A host-based IBM licensed program for designing and analyzing networks. Its major functions are network definition, performance and availability analysis, route generation and explicit route (ER) numbering, and path-statement generation.
network directory database
See distributed directory database.
A program that allows two or more computers or work stations to interoperate over a communications network. The computers or work stations may be heterogeneous or homogeneous devices. Services provided by a network driver can include file sharing, remote database access, electronic mail, remote print services, time services, security services, data conversion, remote function call, and work station emulation.
network driver for Microsoft Windows
In System i Access, a program that integrates System i Access functions with the standard user interface in the Microsoft Windows program. The Windows network driver allows a Windows user to redirect print files to a System i server (using the virtual print function), manage these redirected printer files (using Windows Print Manager), and use remote System i server files (using the shared folders function).
In the Simple Network Management Protocol (SNMP), a gateway, router, or host that contains management agents responsible for performing the network management functions requested by the network management stations.
network entity title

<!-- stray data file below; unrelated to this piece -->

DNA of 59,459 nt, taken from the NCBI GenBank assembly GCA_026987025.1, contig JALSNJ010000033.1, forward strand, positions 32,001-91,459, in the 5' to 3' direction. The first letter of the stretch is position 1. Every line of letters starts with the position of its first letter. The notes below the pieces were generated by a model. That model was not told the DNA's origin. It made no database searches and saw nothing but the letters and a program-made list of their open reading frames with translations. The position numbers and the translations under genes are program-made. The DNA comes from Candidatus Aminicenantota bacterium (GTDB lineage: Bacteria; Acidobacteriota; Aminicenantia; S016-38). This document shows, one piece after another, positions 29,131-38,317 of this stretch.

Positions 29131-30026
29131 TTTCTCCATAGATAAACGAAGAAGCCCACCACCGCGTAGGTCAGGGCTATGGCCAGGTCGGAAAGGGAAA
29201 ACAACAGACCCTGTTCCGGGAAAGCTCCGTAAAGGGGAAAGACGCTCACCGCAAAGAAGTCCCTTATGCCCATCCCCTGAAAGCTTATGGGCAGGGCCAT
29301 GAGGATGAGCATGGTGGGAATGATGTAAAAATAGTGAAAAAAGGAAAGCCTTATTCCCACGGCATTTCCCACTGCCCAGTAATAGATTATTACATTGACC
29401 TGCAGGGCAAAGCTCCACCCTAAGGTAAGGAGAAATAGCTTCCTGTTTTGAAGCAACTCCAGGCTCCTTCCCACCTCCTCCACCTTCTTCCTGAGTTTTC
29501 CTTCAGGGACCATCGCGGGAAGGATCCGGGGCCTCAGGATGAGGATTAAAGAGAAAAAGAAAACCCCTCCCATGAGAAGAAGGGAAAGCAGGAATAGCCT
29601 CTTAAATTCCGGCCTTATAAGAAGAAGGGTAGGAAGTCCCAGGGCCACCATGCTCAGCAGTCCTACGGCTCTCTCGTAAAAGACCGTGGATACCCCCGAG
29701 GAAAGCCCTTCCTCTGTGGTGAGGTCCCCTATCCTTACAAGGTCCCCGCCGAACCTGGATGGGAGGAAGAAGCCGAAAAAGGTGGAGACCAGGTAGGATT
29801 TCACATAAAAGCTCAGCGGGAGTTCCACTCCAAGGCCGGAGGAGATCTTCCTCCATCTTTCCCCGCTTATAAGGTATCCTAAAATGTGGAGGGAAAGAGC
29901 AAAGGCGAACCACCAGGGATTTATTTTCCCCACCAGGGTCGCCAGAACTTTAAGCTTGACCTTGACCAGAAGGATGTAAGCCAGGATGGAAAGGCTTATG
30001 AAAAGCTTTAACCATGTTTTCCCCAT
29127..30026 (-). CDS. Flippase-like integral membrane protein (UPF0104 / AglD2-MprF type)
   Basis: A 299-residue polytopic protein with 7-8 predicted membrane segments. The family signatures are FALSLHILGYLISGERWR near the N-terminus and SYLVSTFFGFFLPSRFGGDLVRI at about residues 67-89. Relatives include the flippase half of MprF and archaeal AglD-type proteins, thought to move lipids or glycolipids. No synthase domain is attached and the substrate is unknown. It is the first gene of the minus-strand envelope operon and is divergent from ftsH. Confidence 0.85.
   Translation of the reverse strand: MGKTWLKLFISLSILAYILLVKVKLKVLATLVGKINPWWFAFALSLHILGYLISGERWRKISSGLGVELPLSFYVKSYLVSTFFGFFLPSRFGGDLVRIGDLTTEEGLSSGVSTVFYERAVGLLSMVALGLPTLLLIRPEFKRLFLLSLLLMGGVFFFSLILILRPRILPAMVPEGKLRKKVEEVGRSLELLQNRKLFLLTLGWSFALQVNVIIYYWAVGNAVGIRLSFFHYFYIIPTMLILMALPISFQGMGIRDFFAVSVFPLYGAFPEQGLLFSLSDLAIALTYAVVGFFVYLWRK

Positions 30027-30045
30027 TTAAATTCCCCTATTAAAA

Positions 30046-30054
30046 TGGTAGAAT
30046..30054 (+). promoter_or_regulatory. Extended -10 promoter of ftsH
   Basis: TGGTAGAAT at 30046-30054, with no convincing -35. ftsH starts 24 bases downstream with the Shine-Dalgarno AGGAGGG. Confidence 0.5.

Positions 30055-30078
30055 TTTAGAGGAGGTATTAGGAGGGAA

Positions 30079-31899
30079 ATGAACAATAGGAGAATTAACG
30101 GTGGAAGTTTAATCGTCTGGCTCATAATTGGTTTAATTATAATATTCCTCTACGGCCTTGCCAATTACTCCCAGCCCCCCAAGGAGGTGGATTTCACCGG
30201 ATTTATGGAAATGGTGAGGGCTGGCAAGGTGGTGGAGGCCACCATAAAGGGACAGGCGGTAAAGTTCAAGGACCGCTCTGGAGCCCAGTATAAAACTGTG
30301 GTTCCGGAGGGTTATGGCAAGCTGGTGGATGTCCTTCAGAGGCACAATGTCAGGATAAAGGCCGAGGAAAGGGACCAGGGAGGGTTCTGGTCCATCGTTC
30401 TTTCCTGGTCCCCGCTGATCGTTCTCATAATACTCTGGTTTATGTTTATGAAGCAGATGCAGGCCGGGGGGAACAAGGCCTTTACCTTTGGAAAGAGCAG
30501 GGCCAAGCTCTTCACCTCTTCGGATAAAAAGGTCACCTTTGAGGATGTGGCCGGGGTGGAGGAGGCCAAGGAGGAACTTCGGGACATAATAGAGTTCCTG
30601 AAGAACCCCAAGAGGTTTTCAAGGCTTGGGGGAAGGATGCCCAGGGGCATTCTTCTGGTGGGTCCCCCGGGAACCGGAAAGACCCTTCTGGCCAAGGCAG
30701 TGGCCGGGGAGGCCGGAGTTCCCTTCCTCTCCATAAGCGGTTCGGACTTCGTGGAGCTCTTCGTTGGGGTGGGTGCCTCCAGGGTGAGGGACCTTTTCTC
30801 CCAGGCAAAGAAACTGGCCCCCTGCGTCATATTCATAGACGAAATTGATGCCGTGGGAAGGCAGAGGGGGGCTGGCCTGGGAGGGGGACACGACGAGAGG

In OSI, a title that identifies the network entity on a given node. Because a node can have only one network entity, the network entity title uniquely identifies a given node. Network entity titles are represented in the same format as NSAP addresses.
In object distribution, a file (either a physical file or a save file) sent by one user to one or more other users. A network file is placed on the recipient's message queue when it arrives at the destination system.
network gateway accounting (NGA)
The Tivoli NetView Performance Monitor subsystem that receives traffic information from the gateway network control program (NCP) for sessions that flow throughout a network.
In Backup, Recovery, and Media Services, a cluster of systems sharing a common media inventory. Available tapes are eligible for use by any system in the network group. Each system in the network group receives updates to the media inventory, regardless of which network member makes the change.